Hoten Holler!


October 2016

Unlimited Menu Options

14 October 2016, Partly Cloudy and 77 degrees

Things are changing rapidly here.  On Tuesday we woke up with a little over an inch of snow on the ground and solar panels.  It got down to 22° that evening, but today, 3 days later, it is going to be 77°.  They are expecting 85° in Rapid City, which is really crazy for this time of year.  We will take it, as long as we are camper living the warmer weather makes everything quite a bit easier.  Fortunately, the 24th of this month we are having our outbuilding put up and we will then park the camper inside of it.  That should help with the colder weather which is inevitably right around the corner.

The house is really coming along as well.  Todd and crew have been diligently putting up soffit, fascia, and timber frames on the western deck.  Once the deck is done, the ceiling can be dried in. 

We also have doors and windows!

Yesterday, the electrician came for the walk through.  Dave and I thought we had a decent plan about outlets and lights, but we were woefully unprepared for all of his questions.  It is difficult trying to make decisions about where all the outlets will go, the light fixtures, ceiling fans, the phone and cable jacks, etc.  Especially since we don’t have furniture (we sold most) and don’t know where it will sit. For example, “Where would you like your floor fixtures in the living room? You should place them near where your lamps on your end tables would go.” Or, “Do you want a lamp over the dining room table?  And where will that be placed?” Dave and I look blankly at each other, both knowing we don’t even know where the sofa will go, never mind we don’t have a sofa yet!  I told Todd I felt like we showed up to class without our homework complete.  He assured us there really is no good way to prepare for this.  So three hours later, walk through complete, we have a good idea of where light switches and everything else will be located.  They started wiring immediately after the walk through, so I hope we chose wisely!

Speaking of unlimited options, we also had to pick out faucets for all the water fixtures this week.  Shower heads, bathroom and kitchen sink faucets, drain caps, bath inserts, and the list goes on and on.  Up next, pick out the toilets…..seriously if anyone has any suggestions on how to pick out a good toilet, please let us know!

Referring to the title of this post, “Unlimited Menu Options”, you should see the number of deer and rabbit we have around here!  This morning I felt like Snow White, surrounded by wild life.  We also herd elk bugling so we hiked up the hill north of the build site and we could see elk off in the distance in the National Forest.  We didn’t see any bulls, but there were several cows and there was lots of bugling.  An elk bugle is not what you would expect it to be.  I would have thought they would sound something like a cow, but they have a high pitch nasally call that really sounds like someone playing an instrument.  It is loud too!  Click the link to listen to what it sounds like:

Elk Bugling

There have been several other cow chasing adventures and great neighborhood events since the last post.  Our neighbor, Kathleen, invited the ‘hood (3 families on Stagecoach Springs) to her house for supper last Saturday night.  She made awesome fried chicken, mac ‘n cheese, green beans and pumpkin cupcakes.  We also drank some pumpkin ale.  When we arrived at her house, Cowboy Dave’s herd was lined up at her back fence waiting for some cake.  We had planned to move them across the street to our property the next morning, but since they were all there and hungry, Cowboy Dave and Pilot Dave grabbed a bucket of cake and walked them across the road.  We have cows on the northern property again, yeah!!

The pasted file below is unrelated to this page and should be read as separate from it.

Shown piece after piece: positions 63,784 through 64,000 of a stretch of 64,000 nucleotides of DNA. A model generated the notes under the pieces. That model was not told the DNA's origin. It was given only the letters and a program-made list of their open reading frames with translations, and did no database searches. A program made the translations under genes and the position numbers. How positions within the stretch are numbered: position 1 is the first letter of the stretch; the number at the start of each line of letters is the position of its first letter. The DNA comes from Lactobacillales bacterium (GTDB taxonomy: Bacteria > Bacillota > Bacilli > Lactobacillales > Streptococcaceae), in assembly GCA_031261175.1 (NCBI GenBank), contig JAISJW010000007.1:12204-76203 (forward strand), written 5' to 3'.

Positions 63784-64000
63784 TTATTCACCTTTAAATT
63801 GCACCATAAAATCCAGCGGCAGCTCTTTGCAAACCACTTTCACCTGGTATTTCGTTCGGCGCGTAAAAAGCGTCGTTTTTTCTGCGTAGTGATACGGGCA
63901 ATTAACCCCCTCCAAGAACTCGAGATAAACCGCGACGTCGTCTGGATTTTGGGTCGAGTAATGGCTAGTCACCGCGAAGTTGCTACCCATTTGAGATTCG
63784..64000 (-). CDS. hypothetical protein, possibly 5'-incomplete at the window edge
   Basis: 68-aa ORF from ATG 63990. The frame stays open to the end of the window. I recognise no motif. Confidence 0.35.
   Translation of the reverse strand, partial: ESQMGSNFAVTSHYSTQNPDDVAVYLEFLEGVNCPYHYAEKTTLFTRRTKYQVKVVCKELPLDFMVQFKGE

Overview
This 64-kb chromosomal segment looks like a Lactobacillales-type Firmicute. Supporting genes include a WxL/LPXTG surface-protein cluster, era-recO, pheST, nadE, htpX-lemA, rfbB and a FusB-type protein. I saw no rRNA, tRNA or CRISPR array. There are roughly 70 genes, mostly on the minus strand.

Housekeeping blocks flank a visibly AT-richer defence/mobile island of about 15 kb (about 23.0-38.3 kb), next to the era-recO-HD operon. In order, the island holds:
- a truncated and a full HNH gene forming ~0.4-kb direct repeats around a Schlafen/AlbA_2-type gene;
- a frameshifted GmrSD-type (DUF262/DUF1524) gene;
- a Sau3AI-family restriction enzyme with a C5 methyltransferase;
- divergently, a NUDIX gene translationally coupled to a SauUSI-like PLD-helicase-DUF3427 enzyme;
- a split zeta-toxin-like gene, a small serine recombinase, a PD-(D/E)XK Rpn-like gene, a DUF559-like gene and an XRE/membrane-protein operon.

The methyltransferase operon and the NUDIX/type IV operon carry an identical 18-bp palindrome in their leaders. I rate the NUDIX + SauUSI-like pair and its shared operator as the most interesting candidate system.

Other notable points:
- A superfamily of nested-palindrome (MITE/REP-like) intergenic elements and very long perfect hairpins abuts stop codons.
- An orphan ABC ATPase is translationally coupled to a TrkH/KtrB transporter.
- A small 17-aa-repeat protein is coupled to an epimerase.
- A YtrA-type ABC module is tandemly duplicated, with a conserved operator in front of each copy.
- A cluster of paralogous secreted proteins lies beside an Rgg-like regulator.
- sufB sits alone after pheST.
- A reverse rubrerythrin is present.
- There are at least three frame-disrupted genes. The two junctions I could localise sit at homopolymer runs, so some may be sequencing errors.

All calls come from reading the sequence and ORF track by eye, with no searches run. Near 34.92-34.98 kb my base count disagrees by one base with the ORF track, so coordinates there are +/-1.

We also helped Cowboy separate some more cows to send to market.  Frosty is the boss cow and while the other two easily came through the gate and down the fence line, she again knew something was up.  If you recall from a past post, Frosty is the 1600 cow that jumped the fence to avoid being herded with the rest of the group.  Well, she was just as feisty this time, and Cowboy Dave, Pilot Dave, Linda, and I ran all over hell’s half acre trying to get that girl to go where she was supposed to go.  Finally, we just let a whole bunch of cows through the gate and separated them closer to the corral.


Frosty’s name is due to the fact that she was born on a very cold winter day.  Her previous owner didn’t know she had been born and by the time he found her, her ears had been frostbitten.  Note her pointy little ears.

Well, that is about it on this front.  Stay tuned for more adventures from the Holler.  We are doing what we can to keep posting.  Thanks for reading!



6 October 2016 – Cold morning, snow, followed by sun and upper 40’s

The last few days have been pretty eventful.  Wednesday, Cowboy Dave called to see if we might want to participate in catching, ear-tagging, and banding their 3-day old bull that was born to Moo-lah earlier in the week.  Of course we wanted to be part of this because it is good education and training for us when we get cows of our own.  Also because we like hanging out with Cowboy Dave and Linda and we like the cows. The last time they had a bull, way back in the spring, he was so docile.  The mom was easily distracted and he just laid down and Cowboy ear tagged him and banded him just like that.  This time was a completely different story.  (Cue the circus music!)

Moo-lah and calfie were out with all the other cows in the pasture.  We showed up and she knew something was up, so she took calfie with her and ran up over the hill.  We followed in the mule and Cowboy Dave threw his lariat to rope the calf but instead roped Moo-lah.  Then pilot Dave took the lariat to try to help and dropped the whip as he was being pulled by Moo-lah across the pasture, calfie running right behind.  Pilot Dave had to let go of the rope and Moo-lah and calfie were gone….so was the whip, and the lariat was on Moo-lah’s neck.  We needed the whip to keep Moo-lah away from the calf while we tagged his ear and banded him, but now we spent about ten minutes driving all over the pasture to find the whip.